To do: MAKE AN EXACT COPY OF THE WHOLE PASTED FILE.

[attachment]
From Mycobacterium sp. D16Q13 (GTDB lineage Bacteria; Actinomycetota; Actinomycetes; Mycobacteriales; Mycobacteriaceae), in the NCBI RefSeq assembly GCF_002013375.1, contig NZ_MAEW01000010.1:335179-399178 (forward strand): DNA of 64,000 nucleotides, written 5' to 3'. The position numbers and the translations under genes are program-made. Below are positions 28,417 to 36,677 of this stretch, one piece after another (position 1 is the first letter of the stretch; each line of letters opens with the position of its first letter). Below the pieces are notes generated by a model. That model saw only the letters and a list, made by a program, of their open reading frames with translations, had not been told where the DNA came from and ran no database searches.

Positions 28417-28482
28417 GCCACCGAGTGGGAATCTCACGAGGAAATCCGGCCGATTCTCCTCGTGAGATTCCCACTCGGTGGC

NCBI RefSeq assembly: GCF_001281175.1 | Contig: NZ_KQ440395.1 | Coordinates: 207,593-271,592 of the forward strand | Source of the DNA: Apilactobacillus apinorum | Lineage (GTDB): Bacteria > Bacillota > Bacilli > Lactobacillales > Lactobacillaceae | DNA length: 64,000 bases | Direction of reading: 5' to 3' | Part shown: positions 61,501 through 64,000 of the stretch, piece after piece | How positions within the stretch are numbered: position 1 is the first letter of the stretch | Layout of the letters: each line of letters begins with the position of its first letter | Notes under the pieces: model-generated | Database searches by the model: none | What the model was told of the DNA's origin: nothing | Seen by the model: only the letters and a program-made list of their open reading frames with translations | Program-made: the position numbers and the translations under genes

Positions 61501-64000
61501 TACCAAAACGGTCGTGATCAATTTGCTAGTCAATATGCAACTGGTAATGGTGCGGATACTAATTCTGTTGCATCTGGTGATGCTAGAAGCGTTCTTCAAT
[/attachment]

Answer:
From Mycobacterium sp. D16Q13 (GTDB lineage Bacteria; Actinomycetota; Actinomycetes; Mycobacteriales; Mycobacteriaceae), in the NCBI RefSeq assembly GCF_002013375.1, contig NZ_MAEW01000010.1:335179-399178 (forward strand): DNA of 64,000 nucleotides, written 5' to 3'. The position numbers and the translations under genes are program-made. Below are positions 28,417 to 36,677 of this stretch, one piece after another (position 1 is the first letter of the stretch; each line of letters opens with the position of its first letter). Below the pieces are notes generated by a model. That model saw only the letters and a list, made by a program, of their open reading frames with translations, had not been told where the DNA came from and ran no database searches.

Positions 28417-28482
28417 GCCACCGAGTGGGAATCTCACGAGGAAATCCGGCCGATTCTCCTCGTGAGATTCCCACTCGGTGGC

NCBI RefSeq assembly: GCF_001281175.1 | Contig: NZ_KQ440395.1 | Coordinates: 207,593-271,592 of the forward strand | Source of the DNA: Apilactobacillus apinorum | Lineage (GTDB): Bacteria > Bacillota > Bacilli > Lactobacillales > Lactobacillaceae | DNA length: 64,000 bases | Direction of reading: 5' to 3' | Part shown: positions 61,501 through 64,000 of the stretch, piece after piece | How positions within the stretch are numbered: position 1 is the first letter of the stretch | Layout of the letters: each line of letters begins with the position of its first letter | Notes under the pieces: model-generated | Database searches by the model: none | What the model was told of the DNA's origin: nothing | Seen by the model: only the letters and a program-made list of their open reading frames with translations | Program-made: the position numbers and the translations under genes

Positions 61501-64000
61501 TACCAAAACGGTCGTGATCAATTTGCTAGTCAATATGCAACTGGTAATGGTGCGGATACTAATTCTGTTGCATCTGGTGATGCTAGAAGCGTTCTTCAAT